Z: I don't really think of myself as a political person. I don't totally believe in Democrats and Republicans and voting. I'm not sold on those things. I think there's manipulation involved in all of that, and I don't consider myself political, because I don't think the political system is just. I just think people should be able to get what they need, that they should be able to have a full life. That's why I've chosen music: it's a little more direct. People have to jump through hoops with politics, I see it as kind of fraternity.
Zion I's latest, Atomic Clock, tells the time
SFBG: But you have musical talent you can use as a forum to express your beliefs – how do people make a difference who don't have that platform?
Z: By being present and really standing for what you believe – just show up. I don't call myself political, but take something like Oscar Grant, I was down there at the BART station, I was at City Hall the second time, I was taking pictures and trying to get footage. I think it's more about that: standing up and making your voice known. Your clothes, your fashion sense, riding a bike instead of driving cars. There's a disconnect between what people want and how people live their lives. You don't want to be a slave to the system, so why do you put on clothes you don't want to wear and go do something that someone tells you that you don't want to do every day of your life? That's what life is about, what you choose to do. Living in the United States, we can pretty much say what we want to say. It's not a country that's overly oppressive on the intellectual level. Physically it is, but you can pretty much say what you want. Just get out there and be it instead of complaining about everything, be the change you want to see in the world.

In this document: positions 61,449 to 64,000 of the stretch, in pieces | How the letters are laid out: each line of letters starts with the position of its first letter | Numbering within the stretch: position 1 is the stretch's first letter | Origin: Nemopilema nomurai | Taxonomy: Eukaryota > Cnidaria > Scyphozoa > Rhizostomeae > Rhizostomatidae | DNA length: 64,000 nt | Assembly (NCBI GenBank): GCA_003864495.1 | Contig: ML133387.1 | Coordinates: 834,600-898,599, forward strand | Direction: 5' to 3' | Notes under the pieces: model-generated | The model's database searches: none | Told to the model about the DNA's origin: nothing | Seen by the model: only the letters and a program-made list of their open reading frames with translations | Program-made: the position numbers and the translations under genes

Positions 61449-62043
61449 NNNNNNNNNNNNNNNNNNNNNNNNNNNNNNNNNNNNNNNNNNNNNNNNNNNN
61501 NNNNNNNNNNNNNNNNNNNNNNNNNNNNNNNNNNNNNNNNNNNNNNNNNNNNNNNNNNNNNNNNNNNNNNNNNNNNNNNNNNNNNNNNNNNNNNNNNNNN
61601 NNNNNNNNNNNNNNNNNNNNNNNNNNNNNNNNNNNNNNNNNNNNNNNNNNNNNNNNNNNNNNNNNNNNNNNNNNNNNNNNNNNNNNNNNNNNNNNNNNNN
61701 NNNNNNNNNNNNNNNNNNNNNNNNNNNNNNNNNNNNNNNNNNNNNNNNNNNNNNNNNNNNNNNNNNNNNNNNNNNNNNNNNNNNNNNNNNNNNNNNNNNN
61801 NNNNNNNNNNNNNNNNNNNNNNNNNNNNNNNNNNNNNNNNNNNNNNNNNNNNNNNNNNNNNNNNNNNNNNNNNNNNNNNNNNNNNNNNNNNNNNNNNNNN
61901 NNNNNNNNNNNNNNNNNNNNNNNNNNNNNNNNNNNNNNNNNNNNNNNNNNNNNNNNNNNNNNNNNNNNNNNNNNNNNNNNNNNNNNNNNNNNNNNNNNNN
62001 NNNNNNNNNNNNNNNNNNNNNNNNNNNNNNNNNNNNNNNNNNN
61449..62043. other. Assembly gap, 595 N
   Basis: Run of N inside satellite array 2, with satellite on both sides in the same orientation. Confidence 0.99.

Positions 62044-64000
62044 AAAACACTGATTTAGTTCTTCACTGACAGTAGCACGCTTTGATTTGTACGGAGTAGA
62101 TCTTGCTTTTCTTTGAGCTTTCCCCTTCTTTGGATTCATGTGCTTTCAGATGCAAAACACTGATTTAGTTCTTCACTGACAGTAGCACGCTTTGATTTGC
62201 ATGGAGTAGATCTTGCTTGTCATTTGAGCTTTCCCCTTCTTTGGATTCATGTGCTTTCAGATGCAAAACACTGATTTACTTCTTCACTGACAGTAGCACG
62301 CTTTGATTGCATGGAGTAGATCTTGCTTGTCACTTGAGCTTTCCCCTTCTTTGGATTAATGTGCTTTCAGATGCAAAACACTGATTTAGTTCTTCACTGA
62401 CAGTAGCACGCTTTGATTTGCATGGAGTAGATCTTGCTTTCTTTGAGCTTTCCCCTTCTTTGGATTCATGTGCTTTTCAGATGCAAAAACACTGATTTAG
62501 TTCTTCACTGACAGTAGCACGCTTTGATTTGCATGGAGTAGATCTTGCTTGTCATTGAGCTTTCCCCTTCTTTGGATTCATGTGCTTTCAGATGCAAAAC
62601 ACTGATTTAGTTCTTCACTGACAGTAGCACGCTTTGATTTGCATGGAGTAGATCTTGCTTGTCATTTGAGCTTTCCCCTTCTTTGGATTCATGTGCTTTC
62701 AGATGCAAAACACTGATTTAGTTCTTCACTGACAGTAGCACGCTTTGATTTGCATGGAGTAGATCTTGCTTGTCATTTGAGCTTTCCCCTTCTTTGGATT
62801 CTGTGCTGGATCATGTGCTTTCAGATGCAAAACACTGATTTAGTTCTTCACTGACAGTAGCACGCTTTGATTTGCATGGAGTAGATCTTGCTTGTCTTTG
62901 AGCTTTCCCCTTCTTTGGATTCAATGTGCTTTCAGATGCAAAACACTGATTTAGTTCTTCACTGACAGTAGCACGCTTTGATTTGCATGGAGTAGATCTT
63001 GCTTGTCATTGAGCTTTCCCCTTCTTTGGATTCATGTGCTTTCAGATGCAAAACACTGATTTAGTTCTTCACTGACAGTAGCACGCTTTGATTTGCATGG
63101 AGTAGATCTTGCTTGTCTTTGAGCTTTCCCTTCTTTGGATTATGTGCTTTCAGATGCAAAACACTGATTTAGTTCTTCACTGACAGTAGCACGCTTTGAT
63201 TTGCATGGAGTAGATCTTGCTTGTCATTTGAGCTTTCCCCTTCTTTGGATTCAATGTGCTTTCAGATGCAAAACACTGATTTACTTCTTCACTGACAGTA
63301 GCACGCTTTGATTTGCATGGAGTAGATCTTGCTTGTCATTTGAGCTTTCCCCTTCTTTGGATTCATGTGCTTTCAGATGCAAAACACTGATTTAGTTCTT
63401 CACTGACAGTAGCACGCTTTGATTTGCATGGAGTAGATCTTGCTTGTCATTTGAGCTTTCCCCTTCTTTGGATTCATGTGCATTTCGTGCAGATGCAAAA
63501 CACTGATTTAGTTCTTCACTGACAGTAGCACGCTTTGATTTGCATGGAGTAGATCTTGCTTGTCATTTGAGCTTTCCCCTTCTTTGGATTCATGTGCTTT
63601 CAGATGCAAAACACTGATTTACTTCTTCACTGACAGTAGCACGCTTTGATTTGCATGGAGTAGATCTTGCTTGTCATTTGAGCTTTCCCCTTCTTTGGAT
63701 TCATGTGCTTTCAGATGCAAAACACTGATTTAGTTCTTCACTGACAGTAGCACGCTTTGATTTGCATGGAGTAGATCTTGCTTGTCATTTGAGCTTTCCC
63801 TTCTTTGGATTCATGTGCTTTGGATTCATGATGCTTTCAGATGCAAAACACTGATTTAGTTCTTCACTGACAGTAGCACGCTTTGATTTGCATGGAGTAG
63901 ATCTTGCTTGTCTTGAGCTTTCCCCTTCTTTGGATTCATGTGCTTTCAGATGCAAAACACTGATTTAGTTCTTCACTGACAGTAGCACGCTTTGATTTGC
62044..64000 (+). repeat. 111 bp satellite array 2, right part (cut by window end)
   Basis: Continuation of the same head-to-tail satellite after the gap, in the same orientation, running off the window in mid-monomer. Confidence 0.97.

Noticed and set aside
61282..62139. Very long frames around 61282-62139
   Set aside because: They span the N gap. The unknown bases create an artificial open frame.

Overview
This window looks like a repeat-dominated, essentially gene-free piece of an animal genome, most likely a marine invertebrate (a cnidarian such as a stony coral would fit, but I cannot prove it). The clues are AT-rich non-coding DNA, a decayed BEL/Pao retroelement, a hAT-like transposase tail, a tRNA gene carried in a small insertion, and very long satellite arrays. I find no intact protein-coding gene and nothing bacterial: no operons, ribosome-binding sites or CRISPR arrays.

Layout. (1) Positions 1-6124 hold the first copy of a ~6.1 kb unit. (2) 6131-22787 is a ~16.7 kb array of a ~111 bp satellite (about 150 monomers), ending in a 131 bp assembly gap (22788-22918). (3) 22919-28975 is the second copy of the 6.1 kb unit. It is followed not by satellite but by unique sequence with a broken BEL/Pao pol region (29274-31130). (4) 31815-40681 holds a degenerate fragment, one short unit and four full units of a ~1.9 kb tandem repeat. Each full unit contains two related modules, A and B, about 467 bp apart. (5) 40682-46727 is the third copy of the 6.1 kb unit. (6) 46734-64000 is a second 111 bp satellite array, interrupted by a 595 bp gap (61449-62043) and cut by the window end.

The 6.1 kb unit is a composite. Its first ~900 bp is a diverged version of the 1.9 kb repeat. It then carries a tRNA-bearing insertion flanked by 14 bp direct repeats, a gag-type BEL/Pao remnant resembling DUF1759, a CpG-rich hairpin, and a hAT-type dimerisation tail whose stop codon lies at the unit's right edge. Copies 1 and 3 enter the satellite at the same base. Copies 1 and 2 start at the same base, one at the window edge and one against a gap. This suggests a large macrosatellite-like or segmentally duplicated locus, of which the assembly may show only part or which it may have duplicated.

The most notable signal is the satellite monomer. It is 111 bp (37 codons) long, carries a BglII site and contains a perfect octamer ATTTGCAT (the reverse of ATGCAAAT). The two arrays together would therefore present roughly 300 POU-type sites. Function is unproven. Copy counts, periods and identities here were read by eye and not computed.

SFBG: Tell me your take on Obama's presidency so far.